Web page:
Systematic review of benefits or harms of routine anaesthetist-inserted throat packs in adults: practice recommendations for inserting and counting throat packs: An evidence-based consensus statement by the Difficult Airway Society (DAS), the British Association of Oral and Maxillofacial Surgery (BAOMS) and the British Association of Otorhinolaryngology, Head and Neck Surgery (ENT-UK)

V. Athanassoglou, A. Patel, B. McGuire, A. Higgs, M. S. Dover, P. A. Brennan, A. Banerjee, B. Bingham, J. J. Pandit (Lead / Corresponding author)

    Research output: Contribution to journalReview article

    5 Citations (Scopus)

    Abstract

    Throat packs are commonly inserted by anaesthetists after induction of anaesthesia for dental, maxillofacial, nasal or upper airway surgery. However, the evidence supporting this practice as routine is unclear, especially in the light of accidentally retained throat packs which constitute 'Never Events' as defined by NHS England. On behalf of three relevant national organisations, we therefore conducted a systematic review and literature search to assess the evidence base for benefit, and also the extent and severity of complications associated with throat pack use. Other than descriptions of how to insert throat packs in many standard texts, we could find no study that sought to assess the benefit of their insertion by anaesthetists. Instead, there were many reports of minor and major complications (the latter including serious postoperative airway obstruction and at least one death), and many descriptions of how to avoid complications. As a result of these findings, the three national organisations no longer recommend the routine insertion of throat packs by anaesthetists but advise caution and careful consideration. Two protocols for pack insertion are presented, should their use be judged necessary.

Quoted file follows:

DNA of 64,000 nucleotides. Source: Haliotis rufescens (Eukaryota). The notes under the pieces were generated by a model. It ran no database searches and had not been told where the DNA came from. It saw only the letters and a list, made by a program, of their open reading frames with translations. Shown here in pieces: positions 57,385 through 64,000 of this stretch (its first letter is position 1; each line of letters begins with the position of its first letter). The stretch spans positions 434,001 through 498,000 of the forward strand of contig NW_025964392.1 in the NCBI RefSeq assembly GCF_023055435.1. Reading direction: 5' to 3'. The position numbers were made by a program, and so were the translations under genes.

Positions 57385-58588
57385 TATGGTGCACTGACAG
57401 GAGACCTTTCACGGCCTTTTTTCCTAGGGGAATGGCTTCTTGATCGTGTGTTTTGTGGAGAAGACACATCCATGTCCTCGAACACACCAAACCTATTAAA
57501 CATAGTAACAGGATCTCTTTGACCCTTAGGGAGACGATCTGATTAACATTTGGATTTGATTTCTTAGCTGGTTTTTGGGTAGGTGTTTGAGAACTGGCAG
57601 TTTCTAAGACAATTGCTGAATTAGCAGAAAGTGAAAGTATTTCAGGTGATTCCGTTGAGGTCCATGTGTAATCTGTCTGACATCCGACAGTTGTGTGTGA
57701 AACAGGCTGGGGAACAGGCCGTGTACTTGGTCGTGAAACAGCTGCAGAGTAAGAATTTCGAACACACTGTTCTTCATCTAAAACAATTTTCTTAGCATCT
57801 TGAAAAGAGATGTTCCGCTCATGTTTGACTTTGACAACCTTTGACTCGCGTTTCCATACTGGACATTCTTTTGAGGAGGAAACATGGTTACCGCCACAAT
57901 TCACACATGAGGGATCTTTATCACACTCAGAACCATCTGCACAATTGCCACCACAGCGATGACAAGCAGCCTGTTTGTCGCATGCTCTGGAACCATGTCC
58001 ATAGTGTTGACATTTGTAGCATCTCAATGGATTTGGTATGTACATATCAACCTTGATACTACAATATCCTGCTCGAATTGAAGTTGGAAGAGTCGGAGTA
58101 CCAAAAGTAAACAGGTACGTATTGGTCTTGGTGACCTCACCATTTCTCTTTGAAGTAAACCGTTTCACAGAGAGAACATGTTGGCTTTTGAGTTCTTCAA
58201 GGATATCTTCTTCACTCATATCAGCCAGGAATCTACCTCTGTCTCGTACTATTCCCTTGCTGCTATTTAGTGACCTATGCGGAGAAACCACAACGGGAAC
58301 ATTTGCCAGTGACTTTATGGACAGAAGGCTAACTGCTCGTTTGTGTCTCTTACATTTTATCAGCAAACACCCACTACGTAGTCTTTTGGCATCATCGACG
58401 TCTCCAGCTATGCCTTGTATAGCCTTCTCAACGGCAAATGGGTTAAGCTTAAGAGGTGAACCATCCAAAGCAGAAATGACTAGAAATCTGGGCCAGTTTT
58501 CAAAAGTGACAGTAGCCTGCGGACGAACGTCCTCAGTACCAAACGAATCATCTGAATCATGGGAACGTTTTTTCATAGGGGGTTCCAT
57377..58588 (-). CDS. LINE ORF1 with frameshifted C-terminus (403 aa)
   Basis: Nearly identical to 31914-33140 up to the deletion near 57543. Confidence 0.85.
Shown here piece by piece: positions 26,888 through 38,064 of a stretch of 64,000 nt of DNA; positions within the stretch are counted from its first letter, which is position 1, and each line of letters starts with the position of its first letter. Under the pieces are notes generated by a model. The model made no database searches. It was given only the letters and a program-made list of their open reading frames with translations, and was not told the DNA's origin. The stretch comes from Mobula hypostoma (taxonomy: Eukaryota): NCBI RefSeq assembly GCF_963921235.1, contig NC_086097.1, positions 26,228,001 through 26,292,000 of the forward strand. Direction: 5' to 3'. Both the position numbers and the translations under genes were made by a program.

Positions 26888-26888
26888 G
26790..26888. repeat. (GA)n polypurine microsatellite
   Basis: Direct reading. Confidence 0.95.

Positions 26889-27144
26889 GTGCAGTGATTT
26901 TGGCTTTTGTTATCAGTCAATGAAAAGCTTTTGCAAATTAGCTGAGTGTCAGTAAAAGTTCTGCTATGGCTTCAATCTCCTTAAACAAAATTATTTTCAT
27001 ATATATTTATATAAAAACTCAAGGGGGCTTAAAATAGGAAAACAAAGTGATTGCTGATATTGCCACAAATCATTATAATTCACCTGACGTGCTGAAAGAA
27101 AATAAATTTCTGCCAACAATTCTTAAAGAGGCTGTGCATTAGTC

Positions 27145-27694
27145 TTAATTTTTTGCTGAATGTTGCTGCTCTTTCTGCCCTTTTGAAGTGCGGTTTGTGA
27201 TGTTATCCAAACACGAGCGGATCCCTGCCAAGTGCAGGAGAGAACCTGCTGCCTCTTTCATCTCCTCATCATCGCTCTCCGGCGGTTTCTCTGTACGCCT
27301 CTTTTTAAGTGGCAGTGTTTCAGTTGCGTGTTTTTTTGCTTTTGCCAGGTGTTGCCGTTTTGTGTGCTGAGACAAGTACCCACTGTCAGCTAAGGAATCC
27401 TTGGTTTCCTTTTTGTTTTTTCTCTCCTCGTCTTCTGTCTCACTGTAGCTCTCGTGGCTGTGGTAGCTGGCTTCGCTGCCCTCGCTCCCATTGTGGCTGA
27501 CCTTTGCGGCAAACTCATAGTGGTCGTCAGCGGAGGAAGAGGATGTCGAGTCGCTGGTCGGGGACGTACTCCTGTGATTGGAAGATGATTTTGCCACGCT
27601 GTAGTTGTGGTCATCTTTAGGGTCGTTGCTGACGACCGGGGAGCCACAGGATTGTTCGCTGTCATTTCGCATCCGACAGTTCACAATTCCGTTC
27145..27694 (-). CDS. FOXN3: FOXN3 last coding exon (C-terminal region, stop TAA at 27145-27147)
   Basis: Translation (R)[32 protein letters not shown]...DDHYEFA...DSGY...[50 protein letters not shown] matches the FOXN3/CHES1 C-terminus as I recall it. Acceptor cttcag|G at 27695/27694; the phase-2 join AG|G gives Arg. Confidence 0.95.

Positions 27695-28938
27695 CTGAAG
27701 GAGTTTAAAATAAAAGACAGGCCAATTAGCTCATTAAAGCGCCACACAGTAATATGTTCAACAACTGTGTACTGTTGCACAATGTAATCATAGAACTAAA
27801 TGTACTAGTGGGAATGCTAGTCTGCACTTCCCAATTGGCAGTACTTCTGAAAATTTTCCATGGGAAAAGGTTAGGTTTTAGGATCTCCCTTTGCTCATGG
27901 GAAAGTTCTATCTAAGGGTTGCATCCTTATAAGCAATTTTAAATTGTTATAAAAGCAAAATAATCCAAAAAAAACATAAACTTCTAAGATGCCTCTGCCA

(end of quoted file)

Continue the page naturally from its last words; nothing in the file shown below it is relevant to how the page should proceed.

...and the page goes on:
Original languageEnglish
    Pages (from-to)612-618
    Number of pages7
    JournalAnaesthesia
    Volume73
    Issue number5
    Early online date10 Jan 2018
    DOIs
    Publication statusPublished - 1 May 2018

    Keywords

    • Journal article
    • Review
    • Airway management
    • Human factors
    • Never events
    • Patient safety
    • Risk management
    • risk management
    • Never Events
    • patient safety
    • airway management
    • human factors

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